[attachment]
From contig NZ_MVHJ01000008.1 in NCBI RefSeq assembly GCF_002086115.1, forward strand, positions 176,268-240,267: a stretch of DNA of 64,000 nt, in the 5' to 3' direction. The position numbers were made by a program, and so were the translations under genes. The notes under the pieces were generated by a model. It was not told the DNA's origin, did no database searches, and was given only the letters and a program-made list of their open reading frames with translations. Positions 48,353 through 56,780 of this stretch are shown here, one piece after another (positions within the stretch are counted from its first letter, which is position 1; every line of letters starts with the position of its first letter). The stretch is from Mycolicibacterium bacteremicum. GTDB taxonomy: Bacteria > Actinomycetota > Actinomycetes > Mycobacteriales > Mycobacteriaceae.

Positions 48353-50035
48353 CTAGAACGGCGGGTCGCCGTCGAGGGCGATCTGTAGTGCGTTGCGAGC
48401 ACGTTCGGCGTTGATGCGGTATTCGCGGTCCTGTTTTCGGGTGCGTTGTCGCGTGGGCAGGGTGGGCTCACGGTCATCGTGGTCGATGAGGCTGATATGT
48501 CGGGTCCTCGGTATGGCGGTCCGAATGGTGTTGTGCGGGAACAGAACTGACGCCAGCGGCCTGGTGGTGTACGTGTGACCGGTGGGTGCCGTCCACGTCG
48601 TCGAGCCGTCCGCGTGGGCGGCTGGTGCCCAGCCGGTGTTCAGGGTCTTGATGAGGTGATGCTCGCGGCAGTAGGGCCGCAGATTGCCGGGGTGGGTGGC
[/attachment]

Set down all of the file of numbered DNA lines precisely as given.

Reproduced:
From contig NZ_MVHJ01000008.1 in NCBI RefSeq assembly GCF_002086115.1, forward strand, positions 176,268-240,267: a stretch of DNA of 64,000 nt, in the 5' to 3' direction. The position numbers were made by a program, and so were the translations under genes. The notes under the pieces were generated by a model. It was not told the DNA's origin, did no database searches, and was given only the letters and a program-made list of their open reading frames with translations. Positions 48,353 through 56,780 of this stretch are shown here, one piece after another (positions within the stretch are counted from its first letter, which is position 1; every line of letters starts with the position of its first letter). The stretch is from Mycolicibacterium bacteremicum. GTDB taxonomy: Bacteria > Actinomycetota > Actinomycetes > Mycobacteriales > Mycobacteriaceae.

Positions 48353-50035
48353 CTAGAACGGCGGGTCGCCGTCGAGGGCGATCTGTAGTGCGTTGCGAGC
48401 ACGTTCGGCGTTGATGCGGTATTCGCGGTCCTGTTTTCGGGTGCGTTGTCGCGTGGGCAGGGTGGGCTCACGGTCATCGTGGTCGATGAGGCTGATATGT
48501 CGGGTCCTCGGTATGGCGGTCCGAATGGTGTTGTGCGGGAACAGAACTGACGCCAGCGGCCTGGTGGTGTACGTGTGACCGGTGGGTGCCGTCCACGTCG
48601 TCGAGCCGTCCGCGTGGGCGGCTGGTGCCCAGCCGGTGTTCAGGGTCTTGATGAGGTGATGCTCGCGGCAGTAGGGCCGCAGATTGCCGGGGTGGGTGGC